Rating Agassi, Sampras, Connors, Mac, Fed, Lendl, Borg, in each area of game.

Discussion in 'General Pro Player Discussion' started by lambielspins, Feb 19, 2007.

  1. lambielspins

    lambielspins Banned

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    How would you rate the 7 truly greatest players of the last 25 years-McEnroe, Connors, Lendl, Sampras, Agassi, and Federer from best to worst in each aspect of the game. For me it would go like:


    Serve:

    1. Sampras
    2. Federer
    3. McEnroe
    4. Lendl
    5. Borg
    6. Agassi
    7. Connors


    Return of Serve:

    1. Connors
    2. Agassi
    3. Federer
    4. Borg
    5. McEnroe
    6. Lendl
    7. Sampras


    Forehand:

    1. Federer
    2. Lendl
    3. Agassi
    4. Borg
    5. McEnroe
    6. Connors
    7. Sampras


    Backhand:

    1. Connors
    2. Agassi
    3. Federer
    4. Borg
    5. McEnroe
    6. Lendl
    7. Sampras


    Overall movement:

    1. Borg
    2. Federer
    3. McEnroe
    4. Connors
    5. Lendl
    6. Sampras
    7. Agassi


    Net play:

    1. McEnroe
    2. Sampras
    3. Federer
    4. Connors
    5. Borg
    6. Lendl
    7. Agassi


    Mental game:

    1. Lendl
    2. Federer
    3. Borg
    4. Connors
    5. Sampras
    6. McEnroe
    7. Agassi
     
    #1
  2. Phil

    Phil Hall of Fame

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    I don't think a guy who lost 11 of 19 GS Finals should be considered to have the #1 "mental game" of modern times. Your #'s 3, 4 and 5 in that list, should be 1, 2 and 3, with Federer #4.
     
    #2
  3. capriatifanatic

    capriatifanatic Banned

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    I dont know how Lendl should be rated as far as his mental game since during his dominant 6 year stretch of tennis, probably nobody was a stronger and more determined competitor then he was. However if you look at his entire career, he had many years, including his early years as a strong contender before he began to dominate in a field with a fading McEnroe and aging Connors , where he was extremely prone to nerves and was a shaky big match performer especialy compared to his biggest rivals.
     
    #3
  4. hewittboy

    hewittboy Banned

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    Lendl is no #1 in mental toughness. He is the guy who has reached the most slam finals of any player in history but still sits only in a 5 way tie for 7th in slam events won. That is where his 8-11 record in slam finals takes him to, from a first in slam finals, to sharing 7th with 4 others in slam titles.

    Is that a sign of being the beacon of mental toughness of all recent players?
    I dont think so.
     
    #4
  5. hewittboy

    hewittboy Banned

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    Serve:

    1. Sampras
    2. Federer
    3. Lendl
    4. McEnroe
    5. Agassi
    6. Borg
    7. Connors


    Return of Serve:

    1. Connors
    2. Agassi
    3. Federer
    4. Sampras
    5. Lendl
    6. McEnroe
    7. Borg


    Forehand:

    1. Federer
    2. Lendl
    3. Agassi
    4. Sampras
    5. Borg
    6. Connors
    7. McEnroe


    Backhand:

    1. Borg
    2. Connors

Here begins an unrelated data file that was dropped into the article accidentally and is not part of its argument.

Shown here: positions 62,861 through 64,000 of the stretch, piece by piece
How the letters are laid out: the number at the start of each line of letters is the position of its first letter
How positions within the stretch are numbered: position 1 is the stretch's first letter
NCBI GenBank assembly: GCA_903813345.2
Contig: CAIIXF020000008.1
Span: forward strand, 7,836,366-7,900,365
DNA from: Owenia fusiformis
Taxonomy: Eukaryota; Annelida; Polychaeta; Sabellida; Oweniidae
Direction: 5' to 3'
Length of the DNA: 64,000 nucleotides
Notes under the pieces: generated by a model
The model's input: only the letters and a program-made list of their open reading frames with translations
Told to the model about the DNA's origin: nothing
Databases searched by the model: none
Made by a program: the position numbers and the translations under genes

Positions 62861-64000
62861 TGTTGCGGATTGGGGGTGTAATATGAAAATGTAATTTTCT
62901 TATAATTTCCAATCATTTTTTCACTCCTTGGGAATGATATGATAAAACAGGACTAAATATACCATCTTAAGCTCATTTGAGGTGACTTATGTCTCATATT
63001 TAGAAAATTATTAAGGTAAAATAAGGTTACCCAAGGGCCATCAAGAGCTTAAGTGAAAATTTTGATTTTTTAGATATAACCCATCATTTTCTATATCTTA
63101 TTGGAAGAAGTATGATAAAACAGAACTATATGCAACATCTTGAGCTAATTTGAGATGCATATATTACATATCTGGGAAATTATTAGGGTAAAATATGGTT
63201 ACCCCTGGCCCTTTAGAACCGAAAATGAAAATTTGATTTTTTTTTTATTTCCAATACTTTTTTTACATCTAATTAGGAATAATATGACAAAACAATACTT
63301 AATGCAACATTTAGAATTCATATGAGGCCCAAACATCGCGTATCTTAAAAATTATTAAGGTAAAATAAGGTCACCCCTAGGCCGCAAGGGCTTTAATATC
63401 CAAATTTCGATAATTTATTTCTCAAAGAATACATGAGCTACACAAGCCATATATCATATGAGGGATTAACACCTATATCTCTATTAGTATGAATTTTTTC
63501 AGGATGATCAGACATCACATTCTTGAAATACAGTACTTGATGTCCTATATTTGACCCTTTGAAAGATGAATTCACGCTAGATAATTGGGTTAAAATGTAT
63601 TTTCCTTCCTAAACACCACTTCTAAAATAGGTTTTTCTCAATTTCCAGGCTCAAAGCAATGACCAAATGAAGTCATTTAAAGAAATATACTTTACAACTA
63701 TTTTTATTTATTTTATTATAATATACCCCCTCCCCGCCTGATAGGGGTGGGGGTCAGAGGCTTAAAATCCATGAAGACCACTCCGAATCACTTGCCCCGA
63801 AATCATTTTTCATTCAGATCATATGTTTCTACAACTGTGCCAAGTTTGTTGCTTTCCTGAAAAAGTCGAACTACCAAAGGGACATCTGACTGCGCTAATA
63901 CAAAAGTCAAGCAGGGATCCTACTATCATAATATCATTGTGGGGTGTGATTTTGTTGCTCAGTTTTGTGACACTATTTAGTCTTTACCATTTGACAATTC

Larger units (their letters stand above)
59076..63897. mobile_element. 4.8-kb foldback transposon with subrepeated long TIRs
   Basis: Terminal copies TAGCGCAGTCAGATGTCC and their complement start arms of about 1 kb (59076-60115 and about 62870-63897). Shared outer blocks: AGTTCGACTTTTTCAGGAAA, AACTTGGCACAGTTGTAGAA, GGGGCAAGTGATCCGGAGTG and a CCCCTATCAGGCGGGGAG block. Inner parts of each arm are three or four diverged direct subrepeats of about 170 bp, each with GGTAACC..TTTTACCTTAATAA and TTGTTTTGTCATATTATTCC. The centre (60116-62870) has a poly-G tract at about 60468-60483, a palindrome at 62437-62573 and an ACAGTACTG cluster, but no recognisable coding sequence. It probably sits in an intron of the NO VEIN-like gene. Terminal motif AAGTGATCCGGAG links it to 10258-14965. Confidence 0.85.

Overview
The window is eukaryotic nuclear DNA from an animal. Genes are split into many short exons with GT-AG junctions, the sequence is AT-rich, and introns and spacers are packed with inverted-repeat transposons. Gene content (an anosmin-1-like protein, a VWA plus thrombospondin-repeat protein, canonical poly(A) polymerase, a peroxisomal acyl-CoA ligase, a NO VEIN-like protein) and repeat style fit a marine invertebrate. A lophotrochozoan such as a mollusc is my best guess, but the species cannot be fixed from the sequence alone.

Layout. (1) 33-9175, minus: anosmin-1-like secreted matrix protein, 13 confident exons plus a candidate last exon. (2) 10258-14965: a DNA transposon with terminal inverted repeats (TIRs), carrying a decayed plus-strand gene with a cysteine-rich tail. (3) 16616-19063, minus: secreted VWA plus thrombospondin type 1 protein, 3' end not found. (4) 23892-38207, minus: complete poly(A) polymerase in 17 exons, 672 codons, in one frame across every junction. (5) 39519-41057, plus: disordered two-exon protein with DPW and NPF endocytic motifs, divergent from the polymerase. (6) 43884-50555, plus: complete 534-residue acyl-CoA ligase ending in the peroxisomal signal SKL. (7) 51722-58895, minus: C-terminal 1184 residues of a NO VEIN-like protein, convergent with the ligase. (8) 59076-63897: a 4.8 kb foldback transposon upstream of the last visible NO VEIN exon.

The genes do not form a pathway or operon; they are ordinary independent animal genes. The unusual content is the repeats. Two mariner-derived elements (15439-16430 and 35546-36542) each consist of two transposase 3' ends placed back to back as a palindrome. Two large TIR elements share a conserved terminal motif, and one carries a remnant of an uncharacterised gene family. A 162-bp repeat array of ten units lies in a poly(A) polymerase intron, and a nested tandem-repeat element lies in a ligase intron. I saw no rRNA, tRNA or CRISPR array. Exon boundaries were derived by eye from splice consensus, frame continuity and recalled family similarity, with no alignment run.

3. Agassi
    4. Federer
    5. Lendl
    6. McEnroe
    7. Sampras


    Overall movement:

    1. Federer
    2. Borg
    3. McEnroe
    4. Sampras
    5. Lendl
    6. Connors
    7. Agassi


    Net play:

    1. McEnroe
    2. Sampras
    3. Federer
    4. Borg
    5. Connors
    6. Agassi
    7. Lendl


    Mental game:

    1. Borg
    2. Federer
    3. Sampras
    4. Connors
    5. Lendl
    6. McEnroe
    7. Agassi
     
    #5
  6. DarkSephiroth

    DarkSephiroth Rookie

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    Did you both seriously just rank Agassi's forehand above Sampras's?
     
    #6
  7. ctbmar

    ctbmar Semi-Pro

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    They ranked Agassi's backhand better than Federer's...
    Did you factor in Federer's slice? Ability to hit short low balls with topspin? Around the net post shots? Lunging Backhand Returns with topspin? Short Angle Slice? Super-backspin dropshot with disguise of a slice stroke? Flicking crosscourt with just his wrist on a full stretch to pass players at the net?
    Half-volley on a dead-run on his backfoot with control to guide in down-the-line /crosscourt for a winner? Ability to hit short angled topspin like a two handed backhand?
    The only thing impressive about Agassi was his hand-eye coordination and hitting on the rise for his returns.
     
    Last edited: Feb 19, 2007
    #7
  8. noeledmonds

    noeledmonds Professional

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    This seems about right to me. Sampras, Federer and McEnroe certainly the top 3, and probabely in that order. I rate Agassi's serve above Borg's and possibly Lendl's, but it is about right.

    I will not go into an Agassi vs. Connors debate on return, but I do rate Agassi higher. Otherwise I might stick Borg's return above Federer's. Lendl deserves to be above McEnroe for sure.

    To have Sampras's forehand last is plain aburd Sampras's forehand was one of his strengths. Sampras should be about 3rd, dropping the others all down a slot.

    Lendl surely has a better bachand than McEnroe. I do not rate Connors's backhand above Federer's, Borg's or Agassi's. Connors's bachand was not an aggressive shot, and he had little variation. Federer has most variation with his slices, topspins and dropshots but Fed can be inconsistant and struggles with the high ball. Borg just didn't miss backhands (or forehands). Agassi had very solid backhand and a delightful and underated drop shot. It is very difficult to rate these players backhands but I would actually put Borg first because his backhand would be the most difficult to break down. Agassi and Federer can scramble over 2nd, putting Connors at 4th.